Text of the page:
Braniff International Airways founder Tom Braniff and his wife Bess
are shown here returning to Dallas Love Field aboard a DC-6 Sleeper Aircraft in the early 1950's. Tom Braniff was a
popular airline president and Dallas philanthropist. The airline he founded in Oklahoma City in 1929 in partnership with his
brother, Paul, was the only major airline to be named for an individual. Tom Braniff was killed in a private plane crash
in Louisiana in the mid-fifties.
August 16, 1953 photo of the Boude Storey Jr. High Drum Majorettes at
practice for the football season. Identified as (left to right) Jo Anne Cook, Diana Schoppaul, Paula Stone, Brenda Thompson
and Jo Ann Nycum.
Fabulous picture of downtown Dallas,Texas shows Dealey Plaza and
the Old Red Courthouse taken as a promotional photograph in 1940. The triple underpass can be seen in the bottom center,
along with the Texas School Book Depository and the grassy knoll near where President John Kennedy was assassinated twenty-three
Wonderful Russell Lee FSA photograph taken in 1936 of the
Brazos Fish Market located in Waco, Texas. Lee often used signs & advertising to help capture the moment in his
classic images from the Depression Era. Note the Budweiser and Faust Beer advertisements along with Coca-Cola. This
photograph was originally printed from negative.
A lone cowboy on horseback stands watch over a herd of cattle on the
famous 6666 Ranch in West Texas sometime in the late 1940's. The Guthrie, Texas ranch, which was founded in the
1870's by the Burnett Family is still an active cattle ranch. This famous ranch played host in the past to the likes of
Theodore Roosevelt & Will Rogers. The ranch includes 245,000 acres which makes it one of the largest spreads in
the Lone Star State. Photo printed from negative.
Denison, Texas Chief of Police Wade Taylor and his shiny new Ford Squad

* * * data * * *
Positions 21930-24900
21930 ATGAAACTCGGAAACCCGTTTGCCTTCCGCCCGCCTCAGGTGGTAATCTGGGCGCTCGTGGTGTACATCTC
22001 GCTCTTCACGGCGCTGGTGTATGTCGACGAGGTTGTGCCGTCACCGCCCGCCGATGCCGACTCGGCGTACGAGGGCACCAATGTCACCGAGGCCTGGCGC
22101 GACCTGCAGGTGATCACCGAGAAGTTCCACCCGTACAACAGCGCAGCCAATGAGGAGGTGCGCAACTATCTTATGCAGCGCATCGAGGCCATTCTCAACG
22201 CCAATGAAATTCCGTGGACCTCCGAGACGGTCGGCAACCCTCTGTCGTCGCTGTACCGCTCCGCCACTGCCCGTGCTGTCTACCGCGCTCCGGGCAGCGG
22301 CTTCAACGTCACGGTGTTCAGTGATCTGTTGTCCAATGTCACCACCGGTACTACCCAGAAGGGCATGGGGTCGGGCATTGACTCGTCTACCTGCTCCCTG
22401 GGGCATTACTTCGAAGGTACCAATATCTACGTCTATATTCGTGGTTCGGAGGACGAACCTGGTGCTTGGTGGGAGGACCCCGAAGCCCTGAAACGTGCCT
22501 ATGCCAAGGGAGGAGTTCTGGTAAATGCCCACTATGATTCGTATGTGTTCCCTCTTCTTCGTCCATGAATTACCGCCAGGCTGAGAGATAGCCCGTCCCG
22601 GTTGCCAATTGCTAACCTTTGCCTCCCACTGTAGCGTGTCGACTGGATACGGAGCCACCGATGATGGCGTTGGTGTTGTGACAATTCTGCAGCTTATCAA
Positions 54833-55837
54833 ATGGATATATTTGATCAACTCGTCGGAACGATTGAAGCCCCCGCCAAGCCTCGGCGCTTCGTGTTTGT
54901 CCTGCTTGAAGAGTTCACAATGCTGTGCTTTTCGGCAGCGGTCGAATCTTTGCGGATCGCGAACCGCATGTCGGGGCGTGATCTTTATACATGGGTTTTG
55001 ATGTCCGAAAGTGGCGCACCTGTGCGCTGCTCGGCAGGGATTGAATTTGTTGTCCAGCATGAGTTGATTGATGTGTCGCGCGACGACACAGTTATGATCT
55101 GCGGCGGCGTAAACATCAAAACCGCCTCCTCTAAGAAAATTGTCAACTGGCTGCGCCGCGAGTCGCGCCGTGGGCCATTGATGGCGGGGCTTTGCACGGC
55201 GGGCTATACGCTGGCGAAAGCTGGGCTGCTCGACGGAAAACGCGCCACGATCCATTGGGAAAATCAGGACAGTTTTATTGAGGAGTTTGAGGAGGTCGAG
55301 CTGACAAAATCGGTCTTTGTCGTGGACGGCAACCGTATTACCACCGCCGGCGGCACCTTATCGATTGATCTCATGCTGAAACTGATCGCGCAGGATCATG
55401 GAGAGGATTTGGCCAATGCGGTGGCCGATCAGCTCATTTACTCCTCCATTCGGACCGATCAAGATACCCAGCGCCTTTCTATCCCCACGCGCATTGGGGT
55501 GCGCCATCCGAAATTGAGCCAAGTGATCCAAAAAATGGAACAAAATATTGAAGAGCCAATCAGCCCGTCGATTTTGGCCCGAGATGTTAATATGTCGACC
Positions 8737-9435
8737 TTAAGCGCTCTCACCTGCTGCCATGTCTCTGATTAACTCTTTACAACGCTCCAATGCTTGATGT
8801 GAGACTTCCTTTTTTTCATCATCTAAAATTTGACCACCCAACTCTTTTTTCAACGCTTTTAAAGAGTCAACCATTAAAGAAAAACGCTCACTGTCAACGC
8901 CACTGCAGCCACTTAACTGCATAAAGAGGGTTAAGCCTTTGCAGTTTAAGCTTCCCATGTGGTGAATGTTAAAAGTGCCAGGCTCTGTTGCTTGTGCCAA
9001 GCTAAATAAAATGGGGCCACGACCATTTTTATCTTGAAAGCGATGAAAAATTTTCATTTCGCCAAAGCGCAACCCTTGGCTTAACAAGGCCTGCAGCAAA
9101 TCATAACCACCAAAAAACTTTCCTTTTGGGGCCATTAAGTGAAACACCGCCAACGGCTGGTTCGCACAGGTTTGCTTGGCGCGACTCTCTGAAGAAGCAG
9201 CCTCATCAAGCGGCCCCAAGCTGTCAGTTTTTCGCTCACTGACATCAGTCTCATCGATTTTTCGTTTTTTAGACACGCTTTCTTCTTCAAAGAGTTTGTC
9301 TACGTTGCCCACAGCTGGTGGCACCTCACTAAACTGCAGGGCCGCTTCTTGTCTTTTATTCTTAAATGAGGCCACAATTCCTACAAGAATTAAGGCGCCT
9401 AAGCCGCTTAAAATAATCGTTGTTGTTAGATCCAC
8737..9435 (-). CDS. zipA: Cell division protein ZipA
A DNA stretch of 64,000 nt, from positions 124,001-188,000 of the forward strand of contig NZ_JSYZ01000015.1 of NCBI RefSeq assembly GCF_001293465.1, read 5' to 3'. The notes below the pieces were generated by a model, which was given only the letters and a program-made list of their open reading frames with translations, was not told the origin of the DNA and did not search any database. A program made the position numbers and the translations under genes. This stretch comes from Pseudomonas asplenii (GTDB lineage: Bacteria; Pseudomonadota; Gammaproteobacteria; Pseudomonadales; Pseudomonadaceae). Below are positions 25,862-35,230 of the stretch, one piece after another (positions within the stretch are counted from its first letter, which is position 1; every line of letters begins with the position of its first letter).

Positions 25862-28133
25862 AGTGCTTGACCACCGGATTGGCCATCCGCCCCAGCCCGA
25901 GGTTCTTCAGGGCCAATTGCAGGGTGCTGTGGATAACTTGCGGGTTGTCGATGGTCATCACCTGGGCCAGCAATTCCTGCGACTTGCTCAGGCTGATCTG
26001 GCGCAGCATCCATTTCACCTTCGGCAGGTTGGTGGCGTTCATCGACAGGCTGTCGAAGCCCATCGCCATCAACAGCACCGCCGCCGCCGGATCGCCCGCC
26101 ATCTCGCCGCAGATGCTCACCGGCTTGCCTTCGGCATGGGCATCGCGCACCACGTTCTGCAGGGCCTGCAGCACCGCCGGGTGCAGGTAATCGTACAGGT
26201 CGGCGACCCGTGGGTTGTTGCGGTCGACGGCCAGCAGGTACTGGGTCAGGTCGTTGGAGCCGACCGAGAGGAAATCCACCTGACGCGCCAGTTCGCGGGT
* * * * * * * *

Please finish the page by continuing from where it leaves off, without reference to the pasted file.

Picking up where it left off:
Car.The vehicle is a 1932 Ford Model 18 (V-8). The chief poses with his new Ford after he was reputed to have chased
the notorious Clyde Barrow Gang out of this North Texas community and across the Oklahoma line. Chief Taylor reported
to the citizens of Denison that the new car performed much better than his old squad car and was safe at high speeds.
Dramatic night photograph of Downtown Dallas and the famous Magnolia
"Mobil Oil" Building taken in 1941. This shot is taken looking west on Commerce Street in the heart of the
downtown. Photo printed from negative.
Looking west on Pacific Avenue in Downtown Dallas, Texas. St.
Paul is to the right and Live Oak is to the left. Photo taken in 1920's.
Dr. Pepper trucks and drivers lined up for a company promotional photograph
in the 1950's. This picture was taken in Dallas, Texas, headquarters for the soft drink company. The beautiful Art
Deco Dr. Pepper Headquarters Building on Mockingbird Lane was demolished in the 1980's to make room for a supermarket
and the company moved to the burbs.
Used car lot on Texas Street in Ft. Worth, Texas originally taken in
the 1940's. This car lot had a nice selection of vintage autos displayed under waving pennants and ready for inspection.
Early promotional photograph of Honky Tonk-Country Western singer and
recording star Hank Thompson. Taken from his early days with "The Hank Thompson Show" over WKY Radio in Oklahoma
City, the Waco, Texas native became a popular country recording star for many decades as well as a Las Vegas entertainer.
Arguably his biggest hit was his 1952 #1 smash, "Wild Side of Life", which many people consider the greatest honky
tonk song ever recorded.
The Highland Park Fountain & Pharmacy is a Dallas tradition since
1912. The pharmacy and fountain are still operating today at this original location at Knox-Henderson and Travis.